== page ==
descent stage — fully loaded with 884 pounds of fuel (a hydrazine monopropellant) — was rotated and spun on two separate measuring fixtures to pinpoint its center of gravity.  This will help ensure the descent stage remains stable while guiding Perseverance to a safe landing.

On April 6, NASA’s Mars Helicopter, recently named Ingenuity, was attached to the belly of the rover. Weighing less than four pounds, the twin-rotor, solar-powered helicopter will be released to perform the first in a series of flight tests that will take place during 30 Martian days (a day on Mars is about 40 minutes longer than a day on Earth). Ingenuity will become the first aircraft to fly on another world.

Thanks to the enduring efforts of NASA and United Launch Alliance (ULA) engineers, Perseverance remains on track for its targeted launch period, which opens in just six weeks. The rover will liftoff aboard a ULA Atlas V 541 rocket from Cape Canaveral Air Force Station. NASA’s Launch Services Program based at Kennedy is managing the launch.

After the rover enters the thin Martian atmosphere, the descent stage will complete the slowing of Perseverance to less than two miles per hour. At about 65 feet over the Martian surface, the descent stage — utilizing a tether of nylon cords — will lower Perseverance to the surface of Jezero Crater. The rover will then sever the cords and the descent stage will fly away.

About the size of a car with dimensions similar to the Curiosity rover, Perseverance will carry seven different scientific instruments. Developed under NASA’s Mars Exploration Program, the rover’s astrobiology mission will search for signs of past microbial life. It will characterize the planet’s climate and geology, collect samples for future return to Earth, and pave the way for human exploration of the Red Planet.

Visit the mission website for more information.

NASA Shows Perseverance with Helicopter, Cruise Stage Testing

NASA’s Mars Helicopter and its cruise stage undergo functional testing in the airlock inside Kennedy Space Center’s Payload Hazardous Servicing Facility on March 10, 2020.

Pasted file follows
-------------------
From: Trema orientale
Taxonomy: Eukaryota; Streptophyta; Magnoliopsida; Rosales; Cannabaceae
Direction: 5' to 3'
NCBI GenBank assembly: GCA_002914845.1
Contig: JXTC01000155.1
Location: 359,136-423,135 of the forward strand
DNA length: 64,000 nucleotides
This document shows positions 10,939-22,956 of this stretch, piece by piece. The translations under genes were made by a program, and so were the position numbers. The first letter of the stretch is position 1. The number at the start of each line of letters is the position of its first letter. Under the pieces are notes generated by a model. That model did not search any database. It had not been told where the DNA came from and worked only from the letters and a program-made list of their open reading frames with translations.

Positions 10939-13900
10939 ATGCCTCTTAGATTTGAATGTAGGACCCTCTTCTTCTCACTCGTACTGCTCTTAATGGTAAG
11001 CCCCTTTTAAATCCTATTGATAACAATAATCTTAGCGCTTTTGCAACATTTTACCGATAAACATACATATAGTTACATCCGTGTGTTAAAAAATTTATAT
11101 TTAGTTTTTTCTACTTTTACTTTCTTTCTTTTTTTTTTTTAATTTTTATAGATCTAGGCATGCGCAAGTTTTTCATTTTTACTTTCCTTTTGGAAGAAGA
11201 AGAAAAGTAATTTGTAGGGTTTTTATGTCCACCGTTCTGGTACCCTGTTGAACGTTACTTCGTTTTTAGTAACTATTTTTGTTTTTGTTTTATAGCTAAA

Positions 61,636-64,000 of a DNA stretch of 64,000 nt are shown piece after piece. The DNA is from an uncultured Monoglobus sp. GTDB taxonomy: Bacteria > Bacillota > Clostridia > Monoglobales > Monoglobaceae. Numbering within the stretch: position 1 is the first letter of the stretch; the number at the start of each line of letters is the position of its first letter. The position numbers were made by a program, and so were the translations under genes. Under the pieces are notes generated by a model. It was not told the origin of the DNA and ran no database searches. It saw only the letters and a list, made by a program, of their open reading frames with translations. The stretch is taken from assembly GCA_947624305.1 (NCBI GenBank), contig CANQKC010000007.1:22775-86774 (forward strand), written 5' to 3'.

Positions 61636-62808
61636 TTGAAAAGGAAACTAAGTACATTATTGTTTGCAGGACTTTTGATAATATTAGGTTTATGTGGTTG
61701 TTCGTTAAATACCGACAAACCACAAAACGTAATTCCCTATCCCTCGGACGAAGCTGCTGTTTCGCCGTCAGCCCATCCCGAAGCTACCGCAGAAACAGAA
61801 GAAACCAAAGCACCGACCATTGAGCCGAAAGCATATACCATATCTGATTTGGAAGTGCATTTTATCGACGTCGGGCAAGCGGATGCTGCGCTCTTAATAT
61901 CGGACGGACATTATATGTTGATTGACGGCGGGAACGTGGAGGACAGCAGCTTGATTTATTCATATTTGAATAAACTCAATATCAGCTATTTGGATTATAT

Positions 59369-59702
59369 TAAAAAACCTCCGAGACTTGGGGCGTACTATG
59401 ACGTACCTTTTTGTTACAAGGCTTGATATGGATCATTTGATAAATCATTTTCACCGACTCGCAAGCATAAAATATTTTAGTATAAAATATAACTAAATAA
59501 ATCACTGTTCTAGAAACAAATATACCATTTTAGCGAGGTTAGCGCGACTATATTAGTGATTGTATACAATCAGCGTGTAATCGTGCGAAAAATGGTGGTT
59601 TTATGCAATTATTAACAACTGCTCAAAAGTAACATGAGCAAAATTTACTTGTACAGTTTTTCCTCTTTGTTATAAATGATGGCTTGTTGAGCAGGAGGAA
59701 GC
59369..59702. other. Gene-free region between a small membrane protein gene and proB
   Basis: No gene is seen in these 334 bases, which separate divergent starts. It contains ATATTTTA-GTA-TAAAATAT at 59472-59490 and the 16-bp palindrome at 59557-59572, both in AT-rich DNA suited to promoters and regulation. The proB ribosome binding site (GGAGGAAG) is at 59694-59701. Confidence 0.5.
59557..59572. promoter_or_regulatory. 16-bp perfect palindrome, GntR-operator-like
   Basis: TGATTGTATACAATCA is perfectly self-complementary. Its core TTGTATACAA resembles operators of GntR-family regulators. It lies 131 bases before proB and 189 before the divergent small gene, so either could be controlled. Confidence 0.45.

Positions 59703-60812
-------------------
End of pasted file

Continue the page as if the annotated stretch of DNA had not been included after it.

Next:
NASA’s Mars Helicopter and its cruise stage undergo functional testing in the airlock inside Kennedy Space Center’s Payload Hazardous Servicing Facility on March 10, 2020. Photo credit: NASA/Cory Huston

The Mars 2020 mission involving NASA’s newly named rover — Perseverance — received a significant boost following the completion of important testing at the agency’s Kennedy Space Center in Florida.

Activities to measure mass properties of the Cruise Stage vehicle were performed on the spin table inside the Payload Hazardous Servicing Facility. Successful testing also was performed on NASA’s Mars Helicopter, which will be attached to Perseverance. The functional test (50 RPM spin) was executed on the stand in the airlock. This marked the last time the rotor blades will be operated until the rover reaches the Martian surface.

The NASA Mars Helicopter will be the first aircraft to fly on another planet. The twin-rotor, solar-powered helicopter will remain encapsulated after landing, deploying once mission managers determine an acceptable area to conduct test flights.

NASA’s Mars Helicopter and its cruise stage undergo functional testing in the airlock inside Kennedy Space Center’s Payload Hazardous Servicing Facility on March 10, 2020.